UNDERSTANDING YOUR AGENCY
Most agents are too busy “doing” their business to understand whether what they’re doing is busy work or productive. Of course daily communications with prospects, clients, carriers and employees is important. But the difference between an ‘insurance agent’ and the ‘owner of an insurance agency’ is the knowledge of the metrics of the agency. Many agency owners are just insurance agents with an organization growing around them. They are busy with clients, prospects and underwriters and their staff is there to clean up and keep the business operating. But the agent never knows what he or his staff is doing and whether that is making him money or costing him money.
Business owners are those agents who know what is working and what isn’t within their organization and are actively managing the process in a proactive instead of reactive way.
The reason so many agents pay attention to the minutiae of everyday transactions and don’t pay attention to the long term historical and projected condition of the business, itself, has little to do with the complexity of the task. Believe me, trying to deal with several vastly different insurance programs for a variety of clients and having to deal with a wide variety of problems that are brought to you every day is MUCH MORE COMPLEX than the measurement of the status of your business on an on-going basis. Those measurements are finite and repetitive while client relationships are infinite and unique every time the phone rings.
Yet many agents have told me that they don’t have the time, talent and patience to drive reports and to understand their businesses statistics sufficiently to change what doesn’t work and promote what does. When I do our GPP Analysis (Growth, Productivity, Profitability) in an agency, I invariably ask for data that would corroborate or deny the pain points as the source or the symptom of a problem. Most often I’m told that the information has never been collected, whether or not it was even available from the agency’s management system. This means that the agency owner is feeling pain (his or his staffs) and knows that something needs to change but doesn’t quite know what or why. What the agent doesn’t quite understand is that data needs to be collected over time in order to validate and address the critical issues in the agency. Even if we know exactly what is needed, coming in and running a single report or a set of current data won’t properly identify the problem or the trend. We won’t even know if the data is accurate without trending gained from a historical perspective.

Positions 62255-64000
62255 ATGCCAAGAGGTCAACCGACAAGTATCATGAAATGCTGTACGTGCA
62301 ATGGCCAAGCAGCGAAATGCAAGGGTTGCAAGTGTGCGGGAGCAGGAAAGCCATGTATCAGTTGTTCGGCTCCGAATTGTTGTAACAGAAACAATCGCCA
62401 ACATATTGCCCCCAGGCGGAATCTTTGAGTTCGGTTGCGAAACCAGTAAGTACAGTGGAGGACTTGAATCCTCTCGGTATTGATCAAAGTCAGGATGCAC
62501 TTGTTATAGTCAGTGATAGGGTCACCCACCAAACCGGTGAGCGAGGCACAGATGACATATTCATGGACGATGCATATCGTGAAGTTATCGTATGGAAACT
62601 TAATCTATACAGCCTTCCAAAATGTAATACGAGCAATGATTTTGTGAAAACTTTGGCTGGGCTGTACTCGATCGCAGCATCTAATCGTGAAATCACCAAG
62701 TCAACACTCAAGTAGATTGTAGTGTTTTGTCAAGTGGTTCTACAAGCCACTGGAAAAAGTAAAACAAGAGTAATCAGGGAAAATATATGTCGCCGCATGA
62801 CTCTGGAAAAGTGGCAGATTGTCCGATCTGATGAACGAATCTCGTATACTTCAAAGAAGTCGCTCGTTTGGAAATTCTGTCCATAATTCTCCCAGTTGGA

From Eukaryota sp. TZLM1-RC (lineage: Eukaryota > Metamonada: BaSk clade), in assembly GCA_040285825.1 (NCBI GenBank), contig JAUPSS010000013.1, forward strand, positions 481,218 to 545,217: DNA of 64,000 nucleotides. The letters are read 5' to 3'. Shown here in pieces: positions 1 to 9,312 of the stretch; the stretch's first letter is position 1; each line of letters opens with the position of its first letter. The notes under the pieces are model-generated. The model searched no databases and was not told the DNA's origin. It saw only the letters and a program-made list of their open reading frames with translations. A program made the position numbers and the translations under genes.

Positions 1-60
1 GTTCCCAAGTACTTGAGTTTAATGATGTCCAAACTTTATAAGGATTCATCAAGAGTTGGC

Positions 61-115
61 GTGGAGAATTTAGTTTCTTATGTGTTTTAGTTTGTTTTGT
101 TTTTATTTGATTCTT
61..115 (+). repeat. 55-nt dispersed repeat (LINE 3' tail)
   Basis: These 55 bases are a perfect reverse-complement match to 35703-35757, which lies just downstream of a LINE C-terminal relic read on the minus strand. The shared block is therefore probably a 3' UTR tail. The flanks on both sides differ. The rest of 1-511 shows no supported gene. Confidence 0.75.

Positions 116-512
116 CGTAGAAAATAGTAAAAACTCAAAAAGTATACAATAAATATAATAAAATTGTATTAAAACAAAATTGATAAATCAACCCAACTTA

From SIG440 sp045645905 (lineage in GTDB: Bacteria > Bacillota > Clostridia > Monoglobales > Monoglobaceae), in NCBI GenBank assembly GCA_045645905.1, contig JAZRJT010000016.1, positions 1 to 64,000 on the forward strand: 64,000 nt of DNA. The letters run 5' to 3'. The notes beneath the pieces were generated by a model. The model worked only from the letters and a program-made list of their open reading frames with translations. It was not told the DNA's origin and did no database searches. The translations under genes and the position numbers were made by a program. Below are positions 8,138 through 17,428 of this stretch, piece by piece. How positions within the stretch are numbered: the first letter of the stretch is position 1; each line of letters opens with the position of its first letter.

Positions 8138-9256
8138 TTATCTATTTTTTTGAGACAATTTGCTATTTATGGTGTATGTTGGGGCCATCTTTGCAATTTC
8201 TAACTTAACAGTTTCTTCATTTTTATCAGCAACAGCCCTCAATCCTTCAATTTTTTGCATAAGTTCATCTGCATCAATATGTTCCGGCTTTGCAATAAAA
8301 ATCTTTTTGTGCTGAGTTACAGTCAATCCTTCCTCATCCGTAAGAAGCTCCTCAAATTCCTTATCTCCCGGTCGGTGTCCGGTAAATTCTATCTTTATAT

The way to address CHANGE needed to balance and progress your business IS difficult because change is always uncomfortable and difficult not because it is hard or complex. Even the best change is stressful until you and your staff realizes that the change is for the better and does not threaten anyone.
But many of our clients call us in to CHANGE things before they really know what needs to change, why and how. They feel PAIN! So they want to address the source of the pain. But once you reach a certain mature age (wink, wink) you realize that sometimes treating the symptom is not the same as relieving the source of the pain.
We often hear the ‘symptom – not the problem’ issue when we are called in to relieve a nasty personnel problem. From the agent’s perspective the problem is the employee. In reality the problem, itself, is rarely JUST the employee and often bounces back to other staff, management, the agency owner and/or systems and procedures that are frustrating and don’t work as they should.